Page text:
Many people, dear reader, use the excuse of honesty or “just telling the truth” as justification for poor etiquette and poor manners.
For example, it is under no circumstances appropriate to tell someone that he or she is need of losing a few pounds (unless you are a doctor speaking to your patient, and even then it should be done with tact) no matter how true that might be.
Other ill-advised personal opinions and comments are better kept to one-self in 99% of cases, rather than sharing (or blurting out) unwisely just because it happens to be true.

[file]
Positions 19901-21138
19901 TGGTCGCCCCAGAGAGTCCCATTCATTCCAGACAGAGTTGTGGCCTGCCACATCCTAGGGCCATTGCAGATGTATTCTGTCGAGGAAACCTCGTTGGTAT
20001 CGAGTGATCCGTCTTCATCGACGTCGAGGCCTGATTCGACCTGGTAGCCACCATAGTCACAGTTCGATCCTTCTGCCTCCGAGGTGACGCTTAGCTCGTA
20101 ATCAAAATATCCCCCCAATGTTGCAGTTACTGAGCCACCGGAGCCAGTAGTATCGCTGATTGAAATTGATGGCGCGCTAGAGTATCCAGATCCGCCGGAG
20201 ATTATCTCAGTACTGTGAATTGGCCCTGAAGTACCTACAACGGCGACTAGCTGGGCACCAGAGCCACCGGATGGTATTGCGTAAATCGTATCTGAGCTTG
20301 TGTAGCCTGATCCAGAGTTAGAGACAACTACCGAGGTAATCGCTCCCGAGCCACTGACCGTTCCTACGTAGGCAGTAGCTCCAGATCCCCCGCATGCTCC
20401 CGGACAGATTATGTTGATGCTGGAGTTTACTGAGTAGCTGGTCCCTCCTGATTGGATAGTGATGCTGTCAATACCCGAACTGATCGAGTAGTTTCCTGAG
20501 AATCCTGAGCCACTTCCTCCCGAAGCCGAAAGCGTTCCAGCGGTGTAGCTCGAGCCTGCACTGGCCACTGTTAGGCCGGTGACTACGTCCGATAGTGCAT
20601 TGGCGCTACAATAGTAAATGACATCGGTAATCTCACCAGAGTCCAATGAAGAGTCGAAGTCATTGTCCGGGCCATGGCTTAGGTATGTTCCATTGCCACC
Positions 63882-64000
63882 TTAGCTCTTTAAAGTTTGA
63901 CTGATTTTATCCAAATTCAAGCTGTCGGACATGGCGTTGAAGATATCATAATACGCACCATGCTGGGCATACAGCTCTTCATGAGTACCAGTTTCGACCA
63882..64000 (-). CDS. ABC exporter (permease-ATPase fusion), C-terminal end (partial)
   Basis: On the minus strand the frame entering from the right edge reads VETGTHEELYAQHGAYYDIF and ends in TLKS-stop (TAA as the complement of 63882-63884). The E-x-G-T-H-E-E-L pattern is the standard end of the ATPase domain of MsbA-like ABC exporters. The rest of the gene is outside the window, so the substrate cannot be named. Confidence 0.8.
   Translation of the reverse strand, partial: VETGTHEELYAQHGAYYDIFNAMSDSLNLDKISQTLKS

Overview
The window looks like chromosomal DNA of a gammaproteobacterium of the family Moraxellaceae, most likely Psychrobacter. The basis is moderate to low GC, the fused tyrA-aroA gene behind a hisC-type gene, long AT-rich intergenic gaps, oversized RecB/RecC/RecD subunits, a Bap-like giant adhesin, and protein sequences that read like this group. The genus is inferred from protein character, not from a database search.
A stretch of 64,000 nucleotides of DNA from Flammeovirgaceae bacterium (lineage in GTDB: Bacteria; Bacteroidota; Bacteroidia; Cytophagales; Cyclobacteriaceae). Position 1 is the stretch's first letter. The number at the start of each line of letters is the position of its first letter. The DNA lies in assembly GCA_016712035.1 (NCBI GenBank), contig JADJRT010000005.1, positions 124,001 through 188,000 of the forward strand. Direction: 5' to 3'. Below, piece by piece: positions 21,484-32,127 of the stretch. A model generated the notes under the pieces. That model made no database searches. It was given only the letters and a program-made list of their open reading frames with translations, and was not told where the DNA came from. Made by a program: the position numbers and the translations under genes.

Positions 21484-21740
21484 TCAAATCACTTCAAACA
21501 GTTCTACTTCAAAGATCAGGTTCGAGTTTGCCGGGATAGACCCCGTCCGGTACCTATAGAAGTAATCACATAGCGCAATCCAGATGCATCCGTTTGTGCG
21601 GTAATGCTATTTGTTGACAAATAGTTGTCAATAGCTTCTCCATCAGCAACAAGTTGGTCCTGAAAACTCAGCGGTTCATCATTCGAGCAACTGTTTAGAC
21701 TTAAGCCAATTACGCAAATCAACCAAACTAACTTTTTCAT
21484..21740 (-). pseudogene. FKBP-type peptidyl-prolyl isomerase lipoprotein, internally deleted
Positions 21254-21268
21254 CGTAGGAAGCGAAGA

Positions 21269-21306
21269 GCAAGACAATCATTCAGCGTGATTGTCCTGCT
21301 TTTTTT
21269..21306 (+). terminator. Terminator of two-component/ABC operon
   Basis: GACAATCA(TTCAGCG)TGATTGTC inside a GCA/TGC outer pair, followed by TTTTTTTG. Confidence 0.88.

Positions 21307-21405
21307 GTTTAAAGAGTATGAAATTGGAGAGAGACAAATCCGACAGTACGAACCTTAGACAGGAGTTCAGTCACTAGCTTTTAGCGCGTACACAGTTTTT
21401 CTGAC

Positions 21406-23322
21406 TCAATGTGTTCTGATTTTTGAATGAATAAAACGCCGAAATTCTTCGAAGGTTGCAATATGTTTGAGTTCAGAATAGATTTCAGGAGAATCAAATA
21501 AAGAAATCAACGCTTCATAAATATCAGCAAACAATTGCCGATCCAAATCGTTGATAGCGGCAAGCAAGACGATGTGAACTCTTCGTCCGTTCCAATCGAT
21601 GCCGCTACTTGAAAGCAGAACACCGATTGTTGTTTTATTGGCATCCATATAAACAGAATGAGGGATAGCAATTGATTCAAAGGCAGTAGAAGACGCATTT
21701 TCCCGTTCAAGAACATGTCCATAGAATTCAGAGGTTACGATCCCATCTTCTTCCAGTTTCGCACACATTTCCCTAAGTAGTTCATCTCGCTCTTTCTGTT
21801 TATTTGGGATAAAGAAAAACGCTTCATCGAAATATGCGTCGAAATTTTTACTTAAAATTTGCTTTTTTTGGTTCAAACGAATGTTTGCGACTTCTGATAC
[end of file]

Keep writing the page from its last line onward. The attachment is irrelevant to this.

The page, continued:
The truth, dear reader, is a power tool, but it must be used judiciously. There is a time and a place for its release and it is wisdom and maturity that tells you when it is appropriate – that is, when it will do more good than it will cause damage.
Another aspect of this issue is that of “appearances” versus the “unvarnished truth”.
Many advocate that no attempt should be made to “keep up appearances.” While if something is truly the matter, we should never pretend it doesn’t exist or not take action to fix it, that doesn’t mean that we have to put unpleasant realities of life on display, or to tell everyone our personal business either.
“A deception that elevates us is dearer than a host of low truths.”